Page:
For all their many virtues, public libraries aren’t where people typically turn for a laugh. That said, the “Stand Up Comedy Showcase” at Waterfront Park this Saturday, Sept. 18, is billed as a presentation of the Dobbs Ferry Public Library.

Village resident Tim Deery, who has been the librarian assistant for seven years, produces the Comedy Showcase, as well as other special events — including Comic Open Mics, the Local Filmmakers Spotlight Series, and Cult Classic Movie Night — that before the pandemic took place in the library’s community room. 

This is the third Comedy Showcase to be held at Waterfront Park; the first two, in October 2020 and in May 2021, proved that taking the program outdoors was viable. All necessary Village partners, including the recreation and police departments, supported the endeavor.

This weekend’s event will feature a diverse lineup of comics, all of whom participated in one or more of the library’s open mic presentations. Matt Koff, the headliner, will be joined by Allen Enlow, Ruthy Ferrara, Ann Van Epps, and Young Lee. Deery will also perform.

“I have always loved doing comedy,” Deery said. “My first audience was my three older brothers and an encouraging dad and mom. And on Monday mornings at Immaculate Conception Elementary in Irvington, I would perform every routine from the latest ‘SNL’ for my classmates, who would howl with laughter. This just spurred me on. And then I started writing lyrics for an assortment of punk bands — anything that gave me a chance to put my thoughts on paper.”

After graduating from Dobbs Ferry High School in 2000, Deery attended LaSalle University in Philadelphia for two years before transferring to SUNY New Paltz, where he graduated in 2004 with B.A. degree as a performance artist. 

“I’ve always been a DIY take-the-road-less-travelled kind of guy, so I made up my own major — not really following a traditional theater, radio or television course — and talked both schools into letting me write my own curriculum,” Deery explained. “It was a great learning experience.”

Following a series of jobs, among them salesman, handyman, and cameraman, Deery took the Westchester County Civil Service exam in 2013 that qualified him to work as an assistant librarian. He was elated when offered the position at Dobbs Ferry. Soon after that he was devastated by the unexpected death of his father, Lawrence Deery, who was 69.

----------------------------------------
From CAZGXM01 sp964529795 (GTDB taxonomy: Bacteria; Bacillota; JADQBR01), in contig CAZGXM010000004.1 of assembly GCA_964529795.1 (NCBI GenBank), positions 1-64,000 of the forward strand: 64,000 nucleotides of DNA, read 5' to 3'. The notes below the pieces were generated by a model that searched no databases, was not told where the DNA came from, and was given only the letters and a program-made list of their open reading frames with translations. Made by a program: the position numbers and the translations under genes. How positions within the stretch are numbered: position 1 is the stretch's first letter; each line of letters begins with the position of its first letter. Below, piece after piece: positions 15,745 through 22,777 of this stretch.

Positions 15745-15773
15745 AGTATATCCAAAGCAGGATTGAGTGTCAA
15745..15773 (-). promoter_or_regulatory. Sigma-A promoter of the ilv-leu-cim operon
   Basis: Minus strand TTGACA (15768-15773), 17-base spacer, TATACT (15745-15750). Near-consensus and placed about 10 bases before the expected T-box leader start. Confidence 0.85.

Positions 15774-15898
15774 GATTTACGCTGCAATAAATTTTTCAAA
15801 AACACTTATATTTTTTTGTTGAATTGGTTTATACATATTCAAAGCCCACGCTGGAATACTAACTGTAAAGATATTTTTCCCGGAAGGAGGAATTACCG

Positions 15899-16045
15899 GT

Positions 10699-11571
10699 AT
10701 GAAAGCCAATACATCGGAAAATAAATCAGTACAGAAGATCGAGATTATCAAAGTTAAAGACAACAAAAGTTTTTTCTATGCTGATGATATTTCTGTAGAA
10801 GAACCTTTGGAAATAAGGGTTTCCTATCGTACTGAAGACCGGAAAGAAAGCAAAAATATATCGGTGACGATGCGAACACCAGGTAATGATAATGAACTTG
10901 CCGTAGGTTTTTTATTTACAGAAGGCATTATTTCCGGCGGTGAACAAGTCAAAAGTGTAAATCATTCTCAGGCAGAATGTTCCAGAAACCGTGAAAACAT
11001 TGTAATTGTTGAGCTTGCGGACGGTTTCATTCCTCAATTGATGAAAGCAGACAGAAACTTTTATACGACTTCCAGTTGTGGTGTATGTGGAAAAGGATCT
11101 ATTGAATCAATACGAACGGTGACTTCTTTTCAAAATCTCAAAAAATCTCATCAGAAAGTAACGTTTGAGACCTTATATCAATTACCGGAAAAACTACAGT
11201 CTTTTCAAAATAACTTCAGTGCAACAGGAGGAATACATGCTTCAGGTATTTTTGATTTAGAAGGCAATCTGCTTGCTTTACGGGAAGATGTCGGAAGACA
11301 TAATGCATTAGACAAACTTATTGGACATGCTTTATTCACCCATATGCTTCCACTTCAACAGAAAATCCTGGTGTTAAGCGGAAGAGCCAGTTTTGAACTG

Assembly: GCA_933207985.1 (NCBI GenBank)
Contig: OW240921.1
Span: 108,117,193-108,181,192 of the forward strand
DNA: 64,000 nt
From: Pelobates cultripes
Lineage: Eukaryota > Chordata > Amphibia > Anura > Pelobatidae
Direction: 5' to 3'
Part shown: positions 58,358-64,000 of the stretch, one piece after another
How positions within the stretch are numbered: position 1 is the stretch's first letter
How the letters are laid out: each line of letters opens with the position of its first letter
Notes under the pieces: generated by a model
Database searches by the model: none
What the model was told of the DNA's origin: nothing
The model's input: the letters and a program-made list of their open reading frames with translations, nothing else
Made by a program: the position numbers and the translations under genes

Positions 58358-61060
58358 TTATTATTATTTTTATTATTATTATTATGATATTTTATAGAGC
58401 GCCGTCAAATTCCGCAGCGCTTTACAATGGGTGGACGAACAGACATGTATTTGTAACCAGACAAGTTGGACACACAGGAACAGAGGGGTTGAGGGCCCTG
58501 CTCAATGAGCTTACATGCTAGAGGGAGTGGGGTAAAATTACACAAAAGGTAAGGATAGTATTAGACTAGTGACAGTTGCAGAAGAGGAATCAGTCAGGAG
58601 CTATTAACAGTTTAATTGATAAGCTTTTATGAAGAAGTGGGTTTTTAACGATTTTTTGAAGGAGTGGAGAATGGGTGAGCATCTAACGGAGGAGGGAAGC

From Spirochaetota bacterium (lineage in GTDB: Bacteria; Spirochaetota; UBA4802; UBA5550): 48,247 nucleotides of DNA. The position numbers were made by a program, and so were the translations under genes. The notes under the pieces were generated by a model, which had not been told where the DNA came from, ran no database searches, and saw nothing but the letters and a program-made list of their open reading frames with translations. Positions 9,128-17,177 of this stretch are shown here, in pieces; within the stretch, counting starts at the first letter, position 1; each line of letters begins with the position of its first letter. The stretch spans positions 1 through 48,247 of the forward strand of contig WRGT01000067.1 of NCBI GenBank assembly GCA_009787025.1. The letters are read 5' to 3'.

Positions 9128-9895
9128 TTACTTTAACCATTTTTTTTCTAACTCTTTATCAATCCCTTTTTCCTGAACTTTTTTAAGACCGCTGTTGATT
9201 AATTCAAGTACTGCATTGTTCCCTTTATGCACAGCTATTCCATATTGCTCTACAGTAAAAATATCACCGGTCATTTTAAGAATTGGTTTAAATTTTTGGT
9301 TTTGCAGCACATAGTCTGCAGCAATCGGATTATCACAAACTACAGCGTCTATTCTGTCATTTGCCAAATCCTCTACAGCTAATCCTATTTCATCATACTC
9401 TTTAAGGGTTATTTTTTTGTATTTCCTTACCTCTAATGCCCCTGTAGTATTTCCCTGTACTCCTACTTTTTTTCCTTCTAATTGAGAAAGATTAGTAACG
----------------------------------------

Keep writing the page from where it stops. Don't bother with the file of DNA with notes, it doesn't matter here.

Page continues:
“I took this really badly, but the library staff was there for me in every way, and I will never forget it,” Deery said. “I realized then that life is fleeting, and I began writing and doing more comedy. After all, tragedy and pain is a big part of what comedy is all about. It helps you deal with the pain, and people need this.”

Deery credits library director Elizabeth Hobson, assistant director Ned Canora, and Sara Bramble, head of adult services, as well as the Friends of the Library organization, for the support and encouragement he needed when proposing “whacky things” like a fringe film festival.

“Libraries are different in 2021 than they were in the 1980s,” Deery pointed out. “While the books are still here, libraries like ours have become community centers, with a lot of different, and appealing, events for every age group. They are fun and free.”

Until Covid, Deery held all his events in the library’s community room, which has 75 seats and a spotlight. After Covid hit, Deery and his crew of comics were “flying by the seat of our pants.” But, like many other artistic endeavors, the Open Mics sessions went remote.

“Doing Open Mics via Zoom was tough, and I would never do a Showcase that way,” he said. ”Even doing it outdoors, where the laughter and feedback isn’t trapped, is challenging. But we gave it a shot and it worked pretty well. Seventy-five people came in October and 100 attended in May.”

Deery and Koff, who grew up in Ardsley and now lives in Harlem, were both students at DFHS and New Paltz, and wrote comedy sketches together. Koff is an Emmy-winning television writer who works on “The Daily Show with Trevor Noah.” He also wrote for “The Daily Show with Jon Stewart.” Koff recently released his debut stand-up album, “Who’s My Little Guy?”

“I’m very excited to be doing this Showcase, especially because it is next to the Hudson River,” Koff said. “Of course, it was neat when we did it inside the library, where you are encouraging people to make a lot of noise — the opposite of shushing people. It is also nice to be working with Tim, who is great. We’ve always spoken the same language.”

“If anyone deserves to participate in a Showcase presentation, it is Young Lee,” Deery said. “I love Young. He is an example of what the Open Mics sessions are meant to be: He showed up for most and tried out his material in front of other comics.”

Lee, of Darien, Conn., admits that one reason he performs at Open Mics is to improve his public speaking. His routines often have an intellectual bent. He adores puns, and offered an example: “Did you hear about the selfish wheat farmer who always got these terrible headaches? He called them my grains.” 

Deery stressed that the “Stand Up Comedy Showcase” is for those 18 years of age and older, as “Comedians are going to do what comedians are going to do.”

For information, including Covid precautions, visit and then click on events.

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